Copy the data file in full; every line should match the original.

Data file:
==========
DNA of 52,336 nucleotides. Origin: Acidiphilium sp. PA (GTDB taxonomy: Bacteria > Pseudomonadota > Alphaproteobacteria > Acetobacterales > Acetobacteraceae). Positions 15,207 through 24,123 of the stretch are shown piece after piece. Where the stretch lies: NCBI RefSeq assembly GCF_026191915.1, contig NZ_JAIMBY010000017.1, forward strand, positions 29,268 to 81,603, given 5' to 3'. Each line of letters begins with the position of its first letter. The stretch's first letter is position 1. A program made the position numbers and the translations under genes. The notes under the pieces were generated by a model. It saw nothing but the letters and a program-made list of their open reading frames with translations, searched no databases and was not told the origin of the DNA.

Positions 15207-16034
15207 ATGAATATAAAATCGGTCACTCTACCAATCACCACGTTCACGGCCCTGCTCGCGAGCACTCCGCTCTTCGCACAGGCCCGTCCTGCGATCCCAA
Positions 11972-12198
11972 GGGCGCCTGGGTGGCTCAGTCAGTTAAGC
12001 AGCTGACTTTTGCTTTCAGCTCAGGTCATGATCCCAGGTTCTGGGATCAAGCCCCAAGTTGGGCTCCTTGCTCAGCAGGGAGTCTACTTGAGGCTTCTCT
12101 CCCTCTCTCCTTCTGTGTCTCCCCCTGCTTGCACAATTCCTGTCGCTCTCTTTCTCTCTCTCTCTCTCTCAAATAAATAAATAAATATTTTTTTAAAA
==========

DNA of 52,336 nucleotides. Origin: Acidiphilium sp. PA (GTDB taxonomy: Bacteria > Pseudomonadota > Alphaproteobacteria > Acetobacterales > Acetobacteraceae). Positions 15,207 through 24,123 of the stretch are shown piece after piece. Where the stretch lies: NCBI RefSeq assembly GCF_026191915.1, contig NZ_JAIMBY010000017.1, forward strand, positions 29,268 to 81,603, given 5' to 3'. Each line of letters begins with the position of its first letter. The stretch's first letter is position 1. A program made the position numbers and the translations under genes. The notes under the pieces were generated by a model. It saw nothing but the letters and a program-made list of their open reading frames with translations, searched no databases and was not told the origin of the DNA.

Positions 15207-16034
15207 ATGAATATAAAATCGGTCACTCTACCAATCACCACGTTCACGGCCCTGCTCGCGAGCACTCCGCTCTTCGCACAGGCCCGTCCTGCGATCCCAA
Positions 11972-12198
11972 GGGCGCCTGGGTGGCTCAGTCAGTTAAGC
12001 AGCTGACTTTTGCTTTCAGCTCAGGTCATGATCCCAGGTTCTGGGATCAAGCCCCAAGTTGGGCTCCTTGCTCAGCAGGGAGTCTACTTGAGGCTTCTCT
12101 CCCTCTCTCCTTCTGTGTCTCCCCCTGCTTGCACAATTCCTGTCGCTCTCTTTCTCTCTCTCTCTCTCTCAAATAAATAAATAAATATTTTTTTAAAA